Montagnard Refugees Face 2nd Danger, in Cambodia

Government Says It Fears a Separatist Movement

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PHNOM PENH, Cambodia, JULY 11, 2004 ( A group of Christian Montagnards who fled repression in Vietnam are now facing a hostile backlash on Cambodian soil.

Cambodian Prime Minister Hun Sen is considering sending troops into his country’s forested northeast to root out more than 200 Montagnards who fled Vietnam’s central highlands after a police crackdown on protesters last April. The protesters were seeking land and religious rights.

The refugees have been living off tubers and rainwater in Cambodia’s malaria-ridden jungles for months. Local hill tribe sources have told the Cambodia Daily that up to 250 Montagnards may be hiding in the border region and that several have fallen seriously ill.

Groups of the Montagnards have been photographed and interviewed by reporters from the English-language newspaper. The Hun government has alternately denied their existence, called them illegal immigrants or accused them of plotting a separatist movement, AsiaNews reported.

«We must examine if they are illegal immigrants or if they want to form an autonomous zone,» Hun said. «If they have hidden campsites to form an autonomous zone, we will use force to break them.»

The prime minister said the government would allow the U.N. High Commissioner for Refugees to open an office in the northeast, so long as it was not used as a refugee camp.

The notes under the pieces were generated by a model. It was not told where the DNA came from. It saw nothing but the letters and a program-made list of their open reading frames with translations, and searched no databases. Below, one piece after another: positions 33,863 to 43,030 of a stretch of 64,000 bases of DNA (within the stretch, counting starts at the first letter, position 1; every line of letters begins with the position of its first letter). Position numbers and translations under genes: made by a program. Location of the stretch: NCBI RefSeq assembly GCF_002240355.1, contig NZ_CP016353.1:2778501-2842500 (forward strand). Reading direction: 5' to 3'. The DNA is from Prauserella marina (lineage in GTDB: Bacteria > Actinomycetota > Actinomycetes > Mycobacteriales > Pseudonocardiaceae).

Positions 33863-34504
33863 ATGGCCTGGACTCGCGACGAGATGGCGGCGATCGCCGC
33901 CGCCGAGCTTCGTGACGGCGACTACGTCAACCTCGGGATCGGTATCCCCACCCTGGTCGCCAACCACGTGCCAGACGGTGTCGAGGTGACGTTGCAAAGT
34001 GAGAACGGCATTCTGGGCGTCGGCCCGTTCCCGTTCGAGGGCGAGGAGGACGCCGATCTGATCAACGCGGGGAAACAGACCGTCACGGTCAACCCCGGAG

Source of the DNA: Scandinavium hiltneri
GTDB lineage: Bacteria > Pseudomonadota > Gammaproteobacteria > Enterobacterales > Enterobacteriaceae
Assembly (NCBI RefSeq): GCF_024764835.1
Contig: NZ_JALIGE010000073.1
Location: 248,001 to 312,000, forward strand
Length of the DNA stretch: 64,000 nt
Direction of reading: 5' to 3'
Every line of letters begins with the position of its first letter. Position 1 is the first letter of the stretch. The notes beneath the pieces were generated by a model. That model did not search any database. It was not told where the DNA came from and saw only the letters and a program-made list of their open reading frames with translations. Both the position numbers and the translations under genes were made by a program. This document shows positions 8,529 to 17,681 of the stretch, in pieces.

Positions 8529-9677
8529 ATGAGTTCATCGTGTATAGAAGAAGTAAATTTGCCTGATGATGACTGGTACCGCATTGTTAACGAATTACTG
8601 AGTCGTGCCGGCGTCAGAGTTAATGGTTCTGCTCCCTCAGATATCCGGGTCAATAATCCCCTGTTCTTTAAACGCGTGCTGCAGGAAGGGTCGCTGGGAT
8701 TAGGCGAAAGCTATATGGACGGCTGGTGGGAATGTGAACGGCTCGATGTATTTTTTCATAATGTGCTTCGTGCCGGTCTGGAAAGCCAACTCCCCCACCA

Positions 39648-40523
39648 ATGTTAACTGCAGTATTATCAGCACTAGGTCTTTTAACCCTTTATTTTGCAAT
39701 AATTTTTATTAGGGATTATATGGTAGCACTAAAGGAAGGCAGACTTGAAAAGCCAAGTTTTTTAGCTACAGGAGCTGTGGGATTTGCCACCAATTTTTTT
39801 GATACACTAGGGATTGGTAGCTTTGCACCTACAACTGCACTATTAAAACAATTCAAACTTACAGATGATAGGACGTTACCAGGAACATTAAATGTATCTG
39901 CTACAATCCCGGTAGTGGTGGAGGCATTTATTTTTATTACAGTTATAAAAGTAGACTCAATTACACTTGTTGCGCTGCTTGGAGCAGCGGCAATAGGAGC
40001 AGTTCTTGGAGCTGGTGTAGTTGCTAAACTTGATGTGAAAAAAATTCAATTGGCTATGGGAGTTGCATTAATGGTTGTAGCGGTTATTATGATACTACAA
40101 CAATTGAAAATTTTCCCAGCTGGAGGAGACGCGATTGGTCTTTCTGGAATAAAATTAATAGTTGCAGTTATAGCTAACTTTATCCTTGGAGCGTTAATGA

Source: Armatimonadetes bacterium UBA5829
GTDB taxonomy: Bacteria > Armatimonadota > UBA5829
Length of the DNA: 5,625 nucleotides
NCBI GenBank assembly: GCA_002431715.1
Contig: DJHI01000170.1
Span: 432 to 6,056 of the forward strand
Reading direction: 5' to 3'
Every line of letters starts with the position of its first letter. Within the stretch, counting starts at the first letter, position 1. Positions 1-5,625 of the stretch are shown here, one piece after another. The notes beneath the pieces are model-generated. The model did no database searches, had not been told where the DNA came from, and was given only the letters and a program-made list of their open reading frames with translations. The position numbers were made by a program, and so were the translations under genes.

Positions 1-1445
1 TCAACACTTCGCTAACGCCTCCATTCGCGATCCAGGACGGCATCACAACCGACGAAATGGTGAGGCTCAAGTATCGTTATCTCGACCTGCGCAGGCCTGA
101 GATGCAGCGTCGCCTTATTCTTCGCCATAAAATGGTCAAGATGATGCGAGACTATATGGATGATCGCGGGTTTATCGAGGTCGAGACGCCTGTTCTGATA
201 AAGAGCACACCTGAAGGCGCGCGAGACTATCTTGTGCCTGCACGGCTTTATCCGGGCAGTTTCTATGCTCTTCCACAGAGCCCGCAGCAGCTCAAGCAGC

In the meantime, the UNCHR has been restricted to operating in Phnom Penh and forbidden from opening an office where the refugees could be interviewed and given asylum.

Hun Sen’s comments follow recent appeals from King Norodom Sihanouk, who is in self-exile in North Korea, that the refugees receive humanitarian assistance.

A team of palace officials who made a four-hour tour of the vast border region said they could not find any refugees to whom to distribute the rice and medicine ordered by the king.

«The villagers are afraid of us. They hide information,» said Um Em, undersecretary of state at the palace after returning from the tour. «We need to have a network to show us where the Montagnards are located, but right now we can’t find the network.»

Local and international human rights groups have criticized the Cambodian government’s handling of the Montagnards. Only the Cambodian Red Cross, headed by Hun Sen’s wife, Bun Rany, says that aiding the refugees falls outside its mandate of helping natural disaster victims.

The Vietnamese government has denied the existence of Montagnard refugees and barred international agencies and reporters from entering the central highlands at the time of the protests.

Hundreds of Montagnards who fled Vietnamese oppression to Cambodia in 2001 were eventually granted refugee status and asylum in the United States.

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